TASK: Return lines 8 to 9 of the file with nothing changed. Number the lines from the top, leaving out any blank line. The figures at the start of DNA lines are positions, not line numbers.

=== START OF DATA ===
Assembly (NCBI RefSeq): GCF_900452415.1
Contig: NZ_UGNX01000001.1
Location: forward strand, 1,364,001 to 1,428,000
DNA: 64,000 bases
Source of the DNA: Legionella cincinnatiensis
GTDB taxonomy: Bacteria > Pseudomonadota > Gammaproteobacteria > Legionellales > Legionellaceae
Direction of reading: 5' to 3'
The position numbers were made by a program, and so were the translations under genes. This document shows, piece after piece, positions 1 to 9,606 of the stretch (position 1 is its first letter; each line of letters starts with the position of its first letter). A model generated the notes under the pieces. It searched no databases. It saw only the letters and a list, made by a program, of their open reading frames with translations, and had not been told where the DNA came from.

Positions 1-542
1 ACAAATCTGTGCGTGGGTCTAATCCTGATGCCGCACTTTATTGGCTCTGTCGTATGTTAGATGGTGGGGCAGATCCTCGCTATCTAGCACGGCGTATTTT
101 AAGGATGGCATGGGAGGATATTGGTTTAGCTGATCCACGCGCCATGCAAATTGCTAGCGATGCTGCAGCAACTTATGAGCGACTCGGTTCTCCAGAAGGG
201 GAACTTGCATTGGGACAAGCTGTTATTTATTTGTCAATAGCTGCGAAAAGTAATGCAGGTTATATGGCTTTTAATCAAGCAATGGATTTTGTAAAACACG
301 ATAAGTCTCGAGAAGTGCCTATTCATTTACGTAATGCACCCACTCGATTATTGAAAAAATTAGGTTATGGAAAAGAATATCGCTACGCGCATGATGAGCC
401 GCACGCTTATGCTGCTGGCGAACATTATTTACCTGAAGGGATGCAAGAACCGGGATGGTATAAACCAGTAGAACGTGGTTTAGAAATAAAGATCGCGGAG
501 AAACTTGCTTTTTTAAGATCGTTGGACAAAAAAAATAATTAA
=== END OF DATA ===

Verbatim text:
The position numbers were made by a program, and so were the translations under genes. This document shows, piece after piece, positions 1 to 9,606 of the stretch (position 1 is its first letter; each line of letters starts with the position of its first letter). A model generated the notes under the pieces. It searched no databases. It saw only the letters and a list, made by a program, of their open reading frames with translations, and had not been told where the DNA came from.

Positions 1-542